|I was born in 1975, well after the heyday of the adventure serials made famous by ITC Entertainment, ABC Weekend Television and media mogul Lew Grade. Back in the 60s and 70s these set the gold standard for adventure and glamour and rode the wave of ‘Swinging London’ chic, even through the grimmer and nastier 1970s, moving from aspiration to escapism.
Thanks to the cheapness of the BBC and ITV and their tendency to play out a lot of repeats – at least in the days before Satellite TV – I did get to see a lot of these series as I was growing up, in the 1980s, along with the series that lasted into that decade. I saw a hell of a lot of these older, stranger programmes. Recently, the same penny-pinching and nostalgia has been fuelling reruns on satellite television, bringing a lot of these old series to a new audience, even if it’s mostly appreciated as kitsch rather than the ground-breaking and adventurous television that it often was at the time. We’ve moved on, but they retain a hell of a lot of their old charm.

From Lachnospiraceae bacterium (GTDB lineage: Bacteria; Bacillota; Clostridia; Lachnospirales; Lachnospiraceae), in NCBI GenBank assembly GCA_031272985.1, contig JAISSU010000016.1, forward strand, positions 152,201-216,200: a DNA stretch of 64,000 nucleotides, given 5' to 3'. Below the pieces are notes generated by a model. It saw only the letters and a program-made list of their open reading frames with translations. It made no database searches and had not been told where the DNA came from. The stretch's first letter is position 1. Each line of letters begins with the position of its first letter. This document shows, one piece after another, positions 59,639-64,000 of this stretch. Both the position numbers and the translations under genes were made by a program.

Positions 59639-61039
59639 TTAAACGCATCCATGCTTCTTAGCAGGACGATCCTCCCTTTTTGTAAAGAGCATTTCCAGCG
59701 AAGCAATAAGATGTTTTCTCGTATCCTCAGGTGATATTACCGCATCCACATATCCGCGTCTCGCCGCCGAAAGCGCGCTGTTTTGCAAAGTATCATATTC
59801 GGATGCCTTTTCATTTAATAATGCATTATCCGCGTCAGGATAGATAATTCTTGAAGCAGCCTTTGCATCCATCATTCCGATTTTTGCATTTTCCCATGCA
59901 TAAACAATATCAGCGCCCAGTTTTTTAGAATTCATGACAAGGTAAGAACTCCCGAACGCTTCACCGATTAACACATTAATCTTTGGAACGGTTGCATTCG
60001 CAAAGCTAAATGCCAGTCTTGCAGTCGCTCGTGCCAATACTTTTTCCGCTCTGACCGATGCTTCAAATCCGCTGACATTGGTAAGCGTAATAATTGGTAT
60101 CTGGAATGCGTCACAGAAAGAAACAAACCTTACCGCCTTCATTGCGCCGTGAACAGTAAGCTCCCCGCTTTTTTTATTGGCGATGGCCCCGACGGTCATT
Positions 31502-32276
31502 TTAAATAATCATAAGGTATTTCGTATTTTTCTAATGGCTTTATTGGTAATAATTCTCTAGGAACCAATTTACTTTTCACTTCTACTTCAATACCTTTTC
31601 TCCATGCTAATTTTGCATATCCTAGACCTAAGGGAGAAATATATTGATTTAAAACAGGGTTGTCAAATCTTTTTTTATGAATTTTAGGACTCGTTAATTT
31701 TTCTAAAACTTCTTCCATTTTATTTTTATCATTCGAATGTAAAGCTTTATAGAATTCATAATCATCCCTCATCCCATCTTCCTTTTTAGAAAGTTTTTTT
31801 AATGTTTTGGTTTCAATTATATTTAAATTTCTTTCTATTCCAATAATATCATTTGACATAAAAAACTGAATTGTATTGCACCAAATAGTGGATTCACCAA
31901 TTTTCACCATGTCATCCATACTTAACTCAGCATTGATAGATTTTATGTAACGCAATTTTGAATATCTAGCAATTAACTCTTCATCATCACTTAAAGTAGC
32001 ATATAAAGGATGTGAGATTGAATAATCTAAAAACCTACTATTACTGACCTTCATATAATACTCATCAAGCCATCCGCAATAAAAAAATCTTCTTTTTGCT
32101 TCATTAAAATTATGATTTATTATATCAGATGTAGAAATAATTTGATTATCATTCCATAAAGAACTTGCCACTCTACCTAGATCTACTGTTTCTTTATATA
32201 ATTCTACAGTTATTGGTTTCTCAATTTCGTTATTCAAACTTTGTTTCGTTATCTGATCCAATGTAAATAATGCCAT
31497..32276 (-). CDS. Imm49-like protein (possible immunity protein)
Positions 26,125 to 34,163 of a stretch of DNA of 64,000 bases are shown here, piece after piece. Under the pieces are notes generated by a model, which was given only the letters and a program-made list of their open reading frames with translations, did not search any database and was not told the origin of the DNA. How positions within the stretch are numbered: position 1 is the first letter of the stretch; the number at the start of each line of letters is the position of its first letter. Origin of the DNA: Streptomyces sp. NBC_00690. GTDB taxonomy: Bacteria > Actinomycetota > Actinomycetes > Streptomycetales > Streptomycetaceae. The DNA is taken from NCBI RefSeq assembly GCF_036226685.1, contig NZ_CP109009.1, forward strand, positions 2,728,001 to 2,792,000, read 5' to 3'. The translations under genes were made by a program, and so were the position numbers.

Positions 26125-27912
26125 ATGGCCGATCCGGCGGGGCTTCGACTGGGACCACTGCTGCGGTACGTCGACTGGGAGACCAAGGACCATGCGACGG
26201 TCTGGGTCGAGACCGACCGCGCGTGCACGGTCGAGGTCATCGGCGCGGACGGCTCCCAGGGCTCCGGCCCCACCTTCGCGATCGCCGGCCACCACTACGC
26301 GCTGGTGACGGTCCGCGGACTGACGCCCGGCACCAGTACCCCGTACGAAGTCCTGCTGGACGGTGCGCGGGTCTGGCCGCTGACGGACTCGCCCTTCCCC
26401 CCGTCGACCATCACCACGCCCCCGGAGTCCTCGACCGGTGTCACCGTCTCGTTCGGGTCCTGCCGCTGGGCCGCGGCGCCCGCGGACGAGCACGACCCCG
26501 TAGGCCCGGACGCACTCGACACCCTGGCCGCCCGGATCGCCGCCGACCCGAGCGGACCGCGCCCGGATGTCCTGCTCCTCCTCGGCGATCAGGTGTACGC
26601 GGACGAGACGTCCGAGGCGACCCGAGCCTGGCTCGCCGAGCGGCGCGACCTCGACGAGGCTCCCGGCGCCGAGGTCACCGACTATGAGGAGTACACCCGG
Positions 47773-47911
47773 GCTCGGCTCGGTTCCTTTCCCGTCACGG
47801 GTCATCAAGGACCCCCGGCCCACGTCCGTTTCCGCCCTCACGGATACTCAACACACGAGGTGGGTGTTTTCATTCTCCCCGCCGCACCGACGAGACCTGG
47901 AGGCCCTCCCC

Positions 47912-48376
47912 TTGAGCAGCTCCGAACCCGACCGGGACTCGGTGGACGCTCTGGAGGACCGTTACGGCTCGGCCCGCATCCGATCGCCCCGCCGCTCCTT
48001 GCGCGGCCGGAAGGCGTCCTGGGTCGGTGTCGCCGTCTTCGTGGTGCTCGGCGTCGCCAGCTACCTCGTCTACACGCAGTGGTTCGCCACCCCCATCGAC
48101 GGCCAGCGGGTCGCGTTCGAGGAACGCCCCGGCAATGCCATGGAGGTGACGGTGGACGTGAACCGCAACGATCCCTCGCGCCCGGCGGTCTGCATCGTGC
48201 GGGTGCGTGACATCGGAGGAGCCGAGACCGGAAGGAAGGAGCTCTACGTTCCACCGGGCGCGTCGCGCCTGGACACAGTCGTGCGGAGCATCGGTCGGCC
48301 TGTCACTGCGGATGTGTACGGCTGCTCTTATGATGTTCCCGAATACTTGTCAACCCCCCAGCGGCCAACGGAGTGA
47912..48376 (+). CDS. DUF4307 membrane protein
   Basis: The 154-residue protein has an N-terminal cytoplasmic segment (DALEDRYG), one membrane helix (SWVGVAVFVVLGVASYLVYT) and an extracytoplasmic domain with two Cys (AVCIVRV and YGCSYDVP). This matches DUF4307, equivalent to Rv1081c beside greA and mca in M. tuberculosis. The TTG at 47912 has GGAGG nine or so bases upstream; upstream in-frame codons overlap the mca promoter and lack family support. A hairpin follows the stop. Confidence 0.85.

Many of the series and the performances in them are still iconic today and, while most of them fall into the ‘Adventure series’ and ‘Spy-Fi’ genres, they’re also part of a broader category that takes in series and films as diverse as James Bond, Doctor Who, The Professionals and Sapphire and Steel. The Avengers in particular typifies the eccentric and eclectic nature of adventure television at the time, swinging wildly from cold war drama, to criminal investigation and supernatural or science-fictional strangeness, apparently without any regard as to whether it particularly made any good sense. The only genre today that really captures the same spread of lunacy is probably anime, if you can even call that a genre.
No, really, DO tell me about your character (and your games).